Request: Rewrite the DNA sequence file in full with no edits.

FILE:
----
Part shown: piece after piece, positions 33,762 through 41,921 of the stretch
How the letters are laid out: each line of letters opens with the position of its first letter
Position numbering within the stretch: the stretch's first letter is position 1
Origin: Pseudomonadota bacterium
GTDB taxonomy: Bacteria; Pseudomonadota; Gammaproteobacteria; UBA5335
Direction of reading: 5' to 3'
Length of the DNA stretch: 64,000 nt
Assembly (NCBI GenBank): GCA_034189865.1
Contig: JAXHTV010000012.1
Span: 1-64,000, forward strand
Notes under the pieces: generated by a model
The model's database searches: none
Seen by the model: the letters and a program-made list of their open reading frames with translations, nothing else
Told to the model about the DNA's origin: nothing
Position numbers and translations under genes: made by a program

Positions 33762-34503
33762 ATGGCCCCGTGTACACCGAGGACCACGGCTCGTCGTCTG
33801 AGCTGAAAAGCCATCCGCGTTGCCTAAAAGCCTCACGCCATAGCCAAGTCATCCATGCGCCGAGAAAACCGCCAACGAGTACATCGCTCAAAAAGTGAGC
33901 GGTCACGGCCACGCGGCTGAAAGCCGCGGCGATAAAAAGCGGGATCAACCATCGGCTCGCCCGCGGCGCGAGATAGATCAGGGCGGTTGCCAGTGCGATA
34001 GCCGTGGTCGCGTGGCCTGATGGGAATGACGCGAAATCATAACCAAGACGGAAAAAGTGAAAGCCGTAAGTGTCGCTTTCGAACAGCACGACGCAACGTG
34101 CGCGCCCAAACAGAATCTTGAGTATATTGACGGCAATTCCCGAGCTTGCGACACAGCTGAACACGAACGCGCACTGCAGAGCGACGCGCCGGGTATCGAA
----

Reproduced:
Part shown: piece after piece, positions 33,762 through 41,921 of the stretch
How the letters are laid out: each line of letters opens with the position of its first letter
Position numbering within the stretch: the stretch's first letter is position 1
Origin: Pseudomonadota bacterium
GTDB taxonomy: Bacteria; Pseudomonadota; Gammaproteobacteria; UBA5335
Direction of reading: 5' to 3'
Length of the DNA stretch: 64,000 nt
Assembly (NCBI GenBank): GCA_034189865.1
Contig: JAXHTV010000012.1
Span: 1-64,000, forward strand
Notes under the pieces: generated by a model
The model's database searches: none
Seen by the model: the letters and a program-made list of their open reading frames with translations, nothing else
Told to the model about the DNA's origin: nothing
Position numbers and translations under genes: made by a program

Positions 33762-34503
33762 ATGGCCCCGTGTACACCGAGGACCACGGCTCGTCGTCTG
33801 AGCTGAAAAGCCATCCGCGTTGCCTAAAAGCCTCACGCCATAGCCAAGTCATCCATGCGCCGAGAAAACCGCCAACGAGTACATCGCTCAAAAAGTGAGC
33901 GGTCACGGCCACGCGGCTGAAAGCCGCGGCGATAAAAAGCGGGATCAACCATCGGCTCGCCCGCGGCGCGAGATAGATCAGGGCGGTTGCCAGTGCGATA
34001 GCCGTGGTCGCGTGGCCTGATGGGAATGACGCGAAATCATAACCAAGACGGAAAAAGTGAAAGCCGTAAGTGTCGCTTTCGAACAGCACGACGCAACGTG
34101 CGCGCCCAAACAGAATCTTGAGTATATTGACGGCAATTCCCGAGCTTGCGACACAGCTGAACACGAACGCGCACTGCAGAGCGACGCGCCGGGTATCGAA